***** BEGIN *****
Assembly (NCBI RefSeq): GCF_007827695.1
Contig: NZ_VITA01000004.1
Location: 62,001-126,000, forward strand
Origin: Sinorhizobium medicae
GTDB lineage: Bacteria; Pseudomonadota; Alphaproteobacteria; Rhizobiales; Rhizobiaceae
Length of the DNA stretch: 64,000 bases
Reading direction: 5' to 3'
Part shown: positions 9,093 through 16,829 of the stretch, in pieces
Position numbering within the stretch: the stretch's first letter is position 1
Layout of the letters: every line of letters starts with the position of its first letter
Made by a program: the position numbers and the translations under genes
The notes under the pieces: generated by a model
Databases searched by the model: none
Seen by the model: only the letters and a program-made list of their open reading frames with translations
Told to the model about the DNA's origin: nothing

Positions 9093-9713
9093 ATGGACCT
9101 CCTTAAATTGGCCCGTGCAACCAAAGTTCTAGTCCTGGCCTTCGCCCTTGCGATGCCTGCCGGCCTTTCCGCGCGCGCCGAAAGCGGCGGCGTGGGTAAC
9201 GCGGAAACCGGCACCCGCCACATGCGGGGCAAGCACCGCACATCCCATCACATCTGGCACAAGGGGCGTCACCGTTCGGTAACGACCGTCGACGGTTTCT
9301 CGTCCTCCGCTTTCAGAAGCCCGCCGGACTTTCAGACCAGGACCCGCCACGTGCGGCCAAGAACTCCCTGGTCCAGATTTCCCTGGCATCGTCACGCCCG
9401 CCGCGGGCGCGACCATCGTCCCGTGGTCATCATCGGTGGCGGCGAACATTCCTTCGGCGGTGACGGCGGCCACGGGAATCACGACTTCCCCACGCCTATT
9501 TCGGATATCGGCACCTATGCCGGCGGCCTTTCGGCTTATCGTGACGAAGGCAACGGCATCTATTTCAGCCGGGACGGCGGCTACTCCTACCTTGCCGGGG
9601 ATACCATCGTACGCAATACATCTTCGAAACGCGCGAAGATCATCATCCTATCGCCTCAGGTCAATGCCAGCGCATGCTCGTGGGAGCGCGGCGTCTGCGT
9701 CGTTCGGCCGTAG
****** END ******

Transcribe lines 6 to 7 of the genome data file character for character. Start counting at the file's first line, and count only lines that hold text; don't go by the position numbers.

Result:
Length of the DNA stretch: 64,000 bases
Reading direction: 5' to 3'